Methods and Compositions Comprising a Drosophila Model of Amyotrophic Lateral SclerosisTechnology #ua15-037
Questions about this technology? Ask a Technology Manager
- Daniela Zarnescu Professor, Molecular & Cellular Biology
- Patricia Estes Assistant Staff Scientist, Molecular & Cellular Biology
- Managed By
- Lisa Lin Licensing Manager (520) 626-6969
Background: Amyotrophic Lateral Sclerosis (ALS) is a devastating neurological disorder characterized by the degeneration of motor neurons in the motor cortex of the brain and the spinal cord. ALS leads to paralysis and respiratory failure followed by death, usually within two to five years of diagnosis. The only FDA drug currently approved to treat ALS is Riluzole (Rilutek®), but it has only marginal effects on survival and no effect on patient quality of life. Development and discovery of new therapeutic treatments for ALS is thus desperately needed. Global sales of Rilutek® alone were estimated at $224m in 2010. However, Rilutek® has relatively low market penetration due to its relatively low efficacy. It is expected that sales of more efficacious treatments for ALS would be significantly higher. Existing drug discovery models for ALS have focused primarily on rodent models of the disease.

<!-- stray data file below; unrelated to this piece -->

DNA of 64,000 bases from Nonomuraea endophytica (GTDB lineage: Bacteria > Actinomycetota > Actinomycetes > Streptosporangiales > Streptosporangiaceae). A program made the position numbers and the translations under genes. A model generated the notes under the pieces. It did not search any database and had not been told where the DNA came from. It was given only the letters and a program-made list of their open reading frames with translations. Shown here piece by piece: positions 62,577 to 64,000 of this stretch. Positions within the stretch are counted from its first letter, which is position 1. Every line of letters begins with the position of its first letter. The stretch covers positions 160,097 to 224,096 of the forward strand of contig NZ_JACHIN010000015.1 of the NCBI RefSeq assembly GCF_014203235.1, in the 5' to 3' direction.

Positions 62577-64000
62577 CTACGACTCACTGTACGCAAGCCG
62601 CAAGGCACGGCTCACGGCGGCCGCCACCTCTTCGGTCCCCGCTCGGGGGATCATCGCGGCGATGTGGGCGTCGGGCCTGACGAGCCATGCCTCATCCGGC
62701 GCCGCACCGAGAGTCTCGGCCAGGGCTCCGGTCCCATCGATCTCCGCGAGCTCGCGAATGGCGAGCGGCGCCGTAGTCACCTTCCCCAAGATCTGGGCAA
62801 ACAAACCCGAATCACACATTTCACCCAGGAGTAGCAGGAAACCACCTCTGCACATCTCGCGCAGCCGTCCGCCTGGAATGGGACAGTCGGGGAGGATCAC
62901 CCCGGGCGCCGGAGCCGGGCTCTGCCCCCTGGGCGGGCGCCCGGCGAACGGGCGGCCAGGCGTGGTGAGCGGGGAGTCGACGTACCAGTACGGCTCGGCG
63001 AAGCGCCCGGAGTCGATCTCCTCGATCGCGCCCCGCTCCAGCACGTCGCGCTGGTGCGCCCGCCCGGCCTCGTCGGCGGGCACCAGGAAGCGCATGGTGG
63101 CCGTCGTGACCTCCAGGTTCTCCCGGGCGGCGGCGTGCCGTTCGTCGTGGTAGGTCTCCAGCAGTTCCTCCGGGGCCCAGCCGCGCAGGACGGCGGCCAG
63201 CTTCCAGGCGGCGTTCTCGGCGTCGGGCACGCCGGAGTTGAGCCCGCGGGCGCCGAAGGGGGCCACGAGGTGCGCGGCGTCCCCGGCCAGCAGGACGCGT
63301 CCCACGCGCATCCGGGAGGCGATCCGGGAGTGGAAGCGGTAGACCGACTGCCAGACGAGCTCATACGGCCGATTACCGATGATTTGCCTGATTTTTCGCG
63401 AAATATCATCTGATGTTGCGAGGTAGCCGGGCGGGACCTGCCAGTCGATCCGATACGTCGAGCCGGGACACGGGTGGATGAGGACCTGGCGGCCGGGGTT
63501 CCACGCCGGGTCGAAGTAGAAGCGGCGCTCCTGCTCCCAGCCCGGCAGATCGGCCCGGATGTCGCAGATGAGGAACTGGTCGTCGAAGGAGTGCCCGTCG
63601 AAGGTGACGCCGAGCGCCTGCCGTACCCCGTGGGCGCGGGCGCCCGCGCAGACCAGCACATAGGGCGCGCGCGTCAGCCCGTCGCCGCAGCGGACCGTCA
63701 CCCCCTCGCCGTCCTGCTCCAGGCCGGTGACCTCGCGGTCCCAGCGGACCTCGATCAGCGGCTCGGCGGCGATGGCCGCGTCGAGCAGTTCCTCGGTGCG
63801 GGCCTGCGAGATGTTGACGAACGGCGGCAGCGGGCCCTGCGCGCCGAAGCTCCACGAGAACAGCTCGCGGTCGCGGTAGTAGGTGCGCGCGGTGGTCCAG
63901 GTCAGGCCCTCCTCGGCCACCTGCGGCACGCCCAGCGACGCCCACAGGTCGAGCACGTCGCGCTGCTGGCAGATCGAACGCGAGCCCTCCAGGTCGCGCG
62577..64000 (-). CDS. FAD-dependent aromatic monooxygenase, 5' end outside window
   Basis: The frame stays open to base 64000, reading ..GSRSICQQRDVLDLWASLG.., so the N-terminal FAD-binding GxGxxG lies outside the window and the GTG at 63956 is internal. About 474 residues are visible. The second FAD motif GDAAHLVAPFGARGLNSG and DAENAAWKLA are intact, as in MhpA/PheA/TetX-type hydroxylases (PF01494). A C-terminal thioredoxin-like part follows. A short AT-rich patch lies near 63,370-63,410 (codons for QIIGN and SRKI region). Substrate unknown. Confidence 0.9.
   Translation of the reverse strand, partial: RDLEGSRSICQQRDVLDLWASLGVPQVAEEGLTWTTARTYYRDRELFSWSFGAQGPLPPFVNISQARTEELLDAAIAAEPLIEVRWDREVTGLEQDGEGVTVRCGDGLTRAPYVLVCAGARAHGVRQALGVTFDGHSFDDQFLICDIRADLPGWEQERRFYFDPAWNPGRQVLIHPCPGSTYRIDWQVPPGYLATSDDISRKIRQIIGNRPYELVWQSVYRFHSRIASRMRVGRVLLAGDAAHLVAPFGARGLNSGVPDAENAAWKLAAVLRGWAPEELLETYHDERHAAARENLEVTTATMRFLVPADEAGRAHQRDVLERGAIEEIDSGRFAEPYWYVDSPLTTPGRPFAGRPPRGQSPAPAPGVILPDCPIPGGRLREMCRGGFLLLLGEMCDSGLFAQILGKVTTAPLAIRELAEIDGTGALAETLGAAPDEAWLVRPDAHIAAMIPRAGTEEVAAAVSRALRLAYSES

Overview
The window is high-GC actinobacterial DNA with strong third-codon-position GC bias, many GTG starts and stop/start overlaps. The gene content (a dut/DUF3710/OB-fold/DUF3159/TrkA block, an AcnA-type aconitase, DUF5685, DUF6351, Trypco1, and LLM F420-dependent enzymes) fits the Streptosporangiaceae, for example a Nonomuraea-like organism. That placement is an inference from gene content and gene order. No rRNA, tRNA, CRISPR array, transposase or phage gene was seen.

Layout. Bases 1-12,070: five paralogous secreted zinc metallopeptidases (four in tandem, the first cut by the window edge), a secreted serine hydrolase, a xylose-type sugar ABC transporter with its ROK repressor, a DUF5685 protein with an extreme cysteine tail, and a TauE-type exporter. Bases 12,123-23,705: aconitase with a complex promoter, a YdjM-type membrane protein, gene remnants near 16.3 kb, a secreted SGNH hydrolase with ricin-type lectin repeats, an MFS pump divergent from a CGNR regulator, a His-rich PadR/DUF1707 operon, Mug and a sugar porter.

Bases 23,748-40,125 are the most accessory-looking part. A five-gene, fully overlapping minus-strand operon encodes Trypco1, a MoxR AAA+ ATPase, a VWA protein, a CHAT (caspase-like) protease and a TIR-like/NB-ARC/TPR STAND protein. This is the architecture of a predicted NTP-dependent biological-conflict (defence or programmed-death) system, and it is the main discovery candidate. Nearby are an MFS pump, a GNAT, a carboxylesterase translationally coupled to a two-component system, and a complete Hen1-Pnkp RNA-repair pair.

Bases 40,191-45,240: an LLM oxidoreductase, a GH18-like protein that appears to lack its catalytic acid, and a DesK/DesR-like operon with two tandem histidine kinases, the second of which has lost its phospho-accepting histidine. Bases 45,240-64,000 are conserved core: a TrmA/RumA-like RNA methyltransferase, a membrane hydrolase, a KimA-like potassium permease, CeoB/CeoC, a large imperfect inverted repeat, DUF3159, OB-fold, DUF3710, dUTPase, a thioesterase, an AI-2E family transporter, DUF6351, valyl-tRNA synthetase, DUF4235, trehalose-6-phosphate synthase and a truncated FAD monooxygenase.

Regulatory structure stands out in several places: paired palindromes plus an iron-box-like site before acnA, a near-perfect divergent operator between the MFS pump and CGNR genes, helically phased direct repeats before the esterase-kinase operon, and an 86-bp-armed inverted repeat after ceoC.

Invention: The present invention is a drosophila model of ALS and an accompanying drug screening method that is capable of efficiently screening candidate therapeutics for their potential efficacy in the treatment of ALS. It has already been used to identify at least one candidate therapeutic that shows promise of greater efficacy in the treatment of ALS-like symptoms than Riluzole.
Applications: This model may be used to find potential therapeutics for ALS.
Advantages: Transgenic drosophila provide a model of ALS that is less expensive and more convenient than rodent models. Putative therapeutics can be tested in vivo, and in a more rapid manner than in competing rodent models.
Lead Inventors: Daniella Zarnescu, Patricia Estes